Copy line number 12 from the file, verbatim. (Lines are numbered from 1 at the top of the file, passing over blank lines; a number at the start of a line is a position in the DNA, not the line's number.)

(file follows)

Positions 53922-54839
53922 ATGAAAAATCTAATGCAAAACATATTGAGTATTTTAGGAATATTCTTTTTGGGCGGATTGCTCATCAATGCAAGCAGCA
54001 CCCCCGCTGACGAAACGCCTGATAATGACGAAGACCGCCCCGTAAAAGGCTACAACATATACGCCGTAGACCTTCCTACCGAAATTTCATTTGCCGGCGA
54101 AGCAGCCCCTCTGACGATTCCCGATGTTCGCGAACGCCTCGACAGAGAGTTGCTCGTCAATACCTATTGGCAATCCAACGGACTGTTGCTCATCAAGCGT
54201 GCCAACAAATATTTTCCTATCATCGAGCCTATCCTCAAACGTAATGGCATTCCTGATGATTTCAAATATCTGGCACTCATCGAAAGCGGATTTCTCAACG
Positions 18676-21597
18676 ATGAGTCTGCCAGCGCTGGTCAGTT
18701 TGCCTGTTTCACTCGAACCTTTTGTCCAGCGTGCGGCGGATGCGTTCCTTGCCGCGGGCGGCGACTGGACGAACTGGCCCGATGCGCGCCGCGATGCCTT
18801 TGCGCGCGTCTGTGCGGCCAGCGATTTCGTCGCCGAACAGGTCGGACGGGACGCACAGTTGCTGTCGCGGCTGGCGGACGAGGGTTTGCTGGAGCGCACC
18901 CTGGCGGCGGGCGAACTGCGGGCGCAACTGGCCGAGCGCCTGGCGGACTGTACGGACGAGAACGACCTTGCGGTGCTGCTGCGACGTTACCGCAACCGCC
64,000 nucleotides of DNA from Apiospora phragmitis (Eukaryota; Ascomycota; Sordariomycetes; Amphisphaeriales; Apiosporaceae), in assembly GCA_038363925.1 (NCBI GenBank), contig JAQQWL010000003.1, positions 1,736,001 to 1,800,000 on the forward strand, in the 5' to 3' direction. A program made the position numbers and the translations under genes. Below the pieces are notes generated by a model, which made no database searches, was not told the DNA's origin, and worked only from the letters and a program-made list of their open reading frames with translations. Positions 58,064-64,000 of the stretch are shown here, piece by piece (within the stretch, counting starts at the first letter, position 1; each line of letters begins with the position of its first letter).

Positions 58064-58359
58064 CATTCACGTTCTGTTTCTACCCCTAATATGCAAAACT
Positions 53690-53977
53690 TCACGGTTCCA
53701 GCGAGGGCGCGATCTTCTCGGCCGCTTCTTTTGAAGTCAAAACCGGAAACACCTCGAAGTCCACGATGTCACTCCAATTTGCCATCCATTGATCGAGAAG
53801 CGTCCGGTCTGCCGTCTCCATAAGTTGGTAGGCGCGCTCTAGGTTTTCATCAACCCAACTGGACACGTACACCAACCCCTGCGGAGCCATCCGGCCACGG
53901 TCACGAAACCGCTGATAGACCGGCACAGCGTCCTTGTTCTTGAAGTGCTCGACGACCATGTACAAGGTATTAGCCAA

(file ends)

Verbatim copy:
Positions 58064-58359